The highly restrictive Illinois shelter-in-place order is specific in permitting visitation, as the order specifically defines “essential travel” as including custody exchanges between parents. In Pennsylvania, ten (10) counties are presently subject to more restrictive “stay at home orders” than the current statewide order, which (like NY) merely closes non-essential businesses and encourages staying at home and social distancing. Although these stricter county-level orders in Pennsylvania still appear to allow “travel required by court order” and/or “travel to care for elderly, minors, [and] dependents”, it is not entirely clear how the orders impact visitation on a county by county basis. Regardless, the multiple layers of orders in Pennsylvania illustrate the challenge faced by parents who are trying to understand whether travel restrictions impact their parenting plan.

Shelter-in-Place Orders May Supersede Visitation Orders

In general, most attorneys appear to agree that shelter-in-place and stay-at-home orders broadly supersede the ordinary rights of citizens as a matter of law. Accordingly, most attorneys would likely agree that a strict shelter-in-place order that includes no exception for “court-ordered travel”, or any reference to parenting time, would probably supersede a parent’s right to visitation as a matter of law. (Whether police would choose to prevent parents from visitation exchanges based on the law is a separate question.) Thus, one can imagine a parent effectively arguing that the shelter-in-place order legally supersedes the visitation order, such that non-compliance with a visitation order is legally justifiable.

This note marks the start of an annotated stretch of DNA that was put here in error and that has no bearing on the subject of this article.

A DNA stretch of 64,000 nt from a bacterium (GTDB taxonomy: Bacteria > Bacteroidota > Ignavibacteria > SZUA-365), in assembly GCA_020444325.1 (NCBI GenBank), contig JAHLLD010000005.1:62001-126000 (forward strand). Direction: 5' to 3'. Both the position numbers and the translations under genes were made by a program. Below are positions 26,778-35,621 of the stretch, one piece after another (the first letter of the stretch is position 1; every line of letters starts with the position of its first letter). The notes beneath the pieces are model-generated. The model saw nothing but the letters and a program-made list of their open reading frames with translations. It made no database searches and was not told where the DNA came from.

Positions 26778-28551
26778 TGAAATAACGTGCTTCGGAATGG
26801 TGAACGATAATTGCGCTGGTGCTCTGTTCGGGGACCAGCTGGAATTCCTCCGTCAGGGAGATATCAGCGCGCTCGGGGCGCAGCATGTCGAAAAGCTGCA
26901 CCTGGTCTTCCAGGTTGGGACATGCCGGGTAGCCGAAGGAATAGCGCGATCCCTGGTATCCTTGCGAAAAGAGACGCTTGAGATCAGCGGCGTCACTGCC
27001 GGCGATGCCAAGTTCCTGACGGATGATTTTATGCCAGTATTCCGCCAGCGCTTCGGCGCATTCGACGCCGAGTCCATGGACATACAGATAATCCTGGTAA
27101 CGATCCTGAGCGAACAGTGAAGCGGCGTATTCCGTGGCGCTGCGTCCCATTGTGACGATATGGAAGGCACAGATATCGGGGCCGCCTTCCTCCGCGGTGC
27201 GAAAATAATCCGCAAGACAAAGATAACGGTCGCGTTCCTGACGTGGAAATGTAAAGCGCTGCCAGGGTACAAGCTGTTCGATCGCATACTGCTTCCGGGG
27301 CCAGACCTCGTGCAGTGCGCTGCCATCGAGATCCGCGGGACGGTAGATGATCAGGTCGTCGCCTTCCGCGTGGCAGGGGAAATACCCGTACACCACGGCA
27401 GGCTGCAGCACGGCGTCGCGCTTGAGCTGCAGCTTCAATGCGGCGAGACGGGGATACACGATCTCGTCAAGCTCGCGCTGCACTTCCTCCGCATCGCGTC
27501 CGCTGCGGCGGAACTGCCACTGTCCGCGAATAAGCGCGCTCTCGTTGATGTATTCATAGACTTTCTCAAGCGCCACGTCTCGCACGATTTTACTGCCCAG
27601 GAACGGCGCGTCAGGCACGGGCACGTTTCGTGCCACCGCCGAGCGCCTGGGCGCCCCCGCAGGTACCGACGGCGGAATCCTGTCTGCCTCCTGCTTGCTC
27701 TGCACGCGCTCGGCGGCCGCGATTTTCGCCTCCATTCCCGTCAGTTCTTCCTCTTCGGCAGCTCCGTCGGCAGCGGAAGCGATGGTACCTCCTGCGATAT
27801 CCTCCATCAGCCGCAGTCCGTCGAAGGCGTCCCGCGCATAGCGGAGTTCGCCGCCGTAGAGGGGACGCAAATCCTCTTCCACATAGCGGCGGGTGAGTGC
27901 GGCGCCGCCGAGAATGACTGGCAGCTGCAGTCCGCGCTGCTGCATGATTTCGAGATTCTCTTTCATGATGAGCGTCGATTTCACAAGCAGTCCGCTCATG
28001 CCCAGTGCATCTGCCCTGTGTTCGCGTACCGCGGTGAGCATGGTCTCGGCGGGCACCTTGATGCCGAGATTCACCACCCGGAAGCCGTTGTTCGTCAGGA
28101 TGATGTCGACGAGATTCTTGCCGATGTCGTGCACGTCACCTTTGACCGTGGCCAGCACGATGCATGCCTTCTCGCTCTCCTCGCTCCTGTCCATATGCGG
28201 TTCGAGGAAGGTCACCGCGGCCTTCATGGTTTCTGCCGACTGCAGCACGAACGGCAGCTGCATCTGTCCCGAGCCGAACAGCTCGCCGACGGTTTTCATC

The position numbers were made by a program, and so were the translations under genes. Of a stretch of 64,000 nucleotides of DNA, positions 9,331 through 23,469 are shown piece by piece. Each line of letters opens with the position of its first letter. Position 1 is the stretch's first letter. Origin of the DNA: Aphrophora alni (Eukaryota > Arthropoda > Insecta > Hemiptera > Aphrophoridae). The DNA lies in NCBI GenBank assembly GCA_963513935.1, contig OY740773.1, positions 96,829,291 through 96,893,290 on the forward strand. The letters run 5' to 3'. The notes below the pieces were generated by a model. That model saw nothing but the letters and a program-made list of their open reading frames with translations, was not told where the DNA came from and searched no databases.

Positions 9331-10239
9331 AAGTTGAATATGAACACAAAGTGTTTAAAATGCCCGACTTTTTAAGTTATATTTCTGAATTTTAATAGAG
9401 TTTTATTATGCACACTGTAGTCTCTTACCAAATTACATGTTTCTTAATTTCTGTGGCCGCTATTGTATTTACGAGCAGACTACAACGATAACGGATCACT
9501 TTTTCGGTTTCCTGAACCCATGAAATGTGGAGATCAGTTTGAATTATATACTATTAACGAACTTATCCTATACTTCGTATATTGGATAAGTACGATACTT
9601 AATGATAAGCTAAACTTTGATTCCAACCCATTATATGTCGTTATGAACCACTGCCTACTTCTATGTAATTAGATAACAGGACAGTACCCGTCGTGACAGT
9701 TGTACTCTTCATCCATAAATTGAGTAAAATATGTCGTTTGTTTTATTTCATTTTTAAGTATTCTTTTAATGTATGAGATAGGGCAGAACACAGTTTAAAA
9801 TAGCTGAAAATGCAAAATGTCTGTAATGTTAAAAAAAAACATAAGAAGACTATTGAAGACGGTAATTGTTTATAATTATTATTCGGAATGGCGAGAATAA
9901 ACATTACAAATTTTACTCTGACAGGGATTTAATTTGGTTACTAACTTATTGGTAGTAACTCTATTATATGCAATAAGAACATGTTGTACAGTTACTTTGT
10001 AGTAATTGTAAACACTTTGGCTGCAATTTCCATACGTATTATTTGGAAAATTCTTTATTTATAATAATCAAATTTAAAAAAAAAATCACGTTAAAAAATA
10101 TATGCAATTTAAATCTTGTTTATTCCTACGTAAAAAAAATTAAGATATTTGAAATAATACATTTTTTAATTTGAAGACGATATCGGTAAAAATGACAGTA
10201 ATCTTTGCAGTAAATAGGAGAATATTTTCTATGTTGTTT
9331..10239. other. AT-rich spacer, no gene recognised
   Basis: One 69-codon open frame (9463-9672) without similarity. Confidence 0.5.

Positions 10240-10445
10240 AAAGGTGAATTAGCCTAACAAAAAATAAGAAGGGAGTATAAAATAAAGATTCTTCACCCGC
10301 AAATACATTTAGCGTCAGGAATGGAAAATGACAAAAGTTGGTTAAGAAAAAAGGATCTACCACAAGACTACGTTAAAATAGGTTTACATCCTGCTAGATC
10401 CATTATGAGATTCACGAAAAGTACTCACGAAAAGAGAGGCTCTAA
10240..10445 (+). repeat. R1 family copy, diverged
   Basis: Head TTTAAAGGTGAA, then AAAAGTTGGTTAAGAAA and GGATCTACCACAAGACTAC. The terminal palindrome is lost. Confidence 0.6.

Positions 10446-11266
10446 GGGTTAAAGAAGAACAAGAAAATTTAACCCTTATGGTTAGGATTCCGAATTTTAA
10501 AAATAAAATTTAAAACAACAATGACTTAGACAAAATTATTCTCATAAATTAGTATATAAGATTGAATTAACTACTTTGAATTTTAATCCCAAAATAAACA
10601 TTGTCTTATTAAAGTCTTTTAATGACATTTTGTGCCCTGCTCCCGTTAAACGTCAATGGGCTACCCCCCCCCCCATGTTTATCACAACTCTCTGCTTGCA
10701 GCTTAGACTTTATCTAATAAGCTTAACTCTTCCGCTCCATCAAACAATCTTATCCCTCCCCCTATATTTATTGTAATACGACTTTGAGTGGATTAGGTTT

When the crisis ends, courts may show some tolerance for parents who temporarily suspend visitation on a good faith belief that a shelter-in-place order prevented compliance with the visitation order or the non-compliant parent appeared to have a reasonable basis for believing the other parent and/or the parent’s household members should have been self-quarantining or limiting contact with the child.

Conversely, parents who simply cancel court-ordered parenting time based on a generalized fear of the virus could be found in contempt for violating parenting orders during the crisis. Courts are also likely to find that parents have an ongoing duty to comply with court orders when possible. To that end, a parent who unilaterally cancels visits based solely on shelter-in-place and stay-at-home orders should understand that an incorrect reading of the law could cause legal exposure in the future.